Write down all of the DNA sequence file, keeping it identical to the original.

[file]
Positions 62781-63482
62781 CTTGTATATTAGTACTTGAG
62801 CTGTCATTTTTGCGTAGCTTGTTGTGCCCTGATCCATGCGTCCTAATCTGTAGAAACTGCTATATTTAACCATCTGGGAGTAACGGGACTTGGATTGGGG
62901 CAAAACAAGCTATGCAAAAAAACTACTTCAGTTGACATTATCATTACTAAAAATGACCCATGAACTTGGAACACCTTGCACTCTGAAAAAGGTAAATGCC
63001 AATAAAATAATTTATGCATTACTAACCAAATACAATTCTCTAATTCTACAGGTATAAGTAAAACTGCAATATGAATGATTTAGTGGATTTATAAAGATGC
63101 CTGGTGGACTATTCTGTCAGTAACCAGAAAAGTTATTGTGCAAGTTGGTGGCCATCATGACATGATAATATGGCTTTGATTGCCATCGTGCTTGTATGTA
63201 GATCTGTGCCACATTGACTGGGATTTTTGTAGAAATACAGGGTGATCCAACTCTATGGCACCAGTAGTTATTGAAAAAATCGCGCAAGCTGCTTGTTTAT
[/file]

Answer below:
Positions 62781-63482
62781 CTTGTATATTAGTACTTGAG
62801 CTGTCATTTTTGCGTAGCTTGTTGTGCCCTGATCCATGCGTCCTAATCTGTAGAAACTGCTATATTTAACCATCTGGGAGTAACGGGACTTGGATTGGGG
62901 CAAAACAAGCTATGCAAAAAAACTACTTCAGTTGACATTATCATTACTAAAAATGACCCATGAACTTGGAACACCTTGCACTCTGAAAAAGGTAAATGCC
63001 AATAAAATAATTTATGCATTACTAACCAAATACAATTCTCTAATTCTACAGGTATAAGTAAAACTGCAATATGAATGATTTAGTGGATTTATAAAGATGC
63101 CTGGTGGACTATTCTGTCAGTAACCAGAAAAGTTATTGTGCAAGTTGGTGGCCATCATGACATGATAATATGGCTTTGATTGCCATCGTGCTTGTATGTA
63201 GATCTGTGCCACATTGACTGGGATTTTTGTAGAAATACAGGGTGATCCAACTCTATGGCACCAGTAGTTATTGAAAAAATCGCGCAAGCTGCTTGTTTAT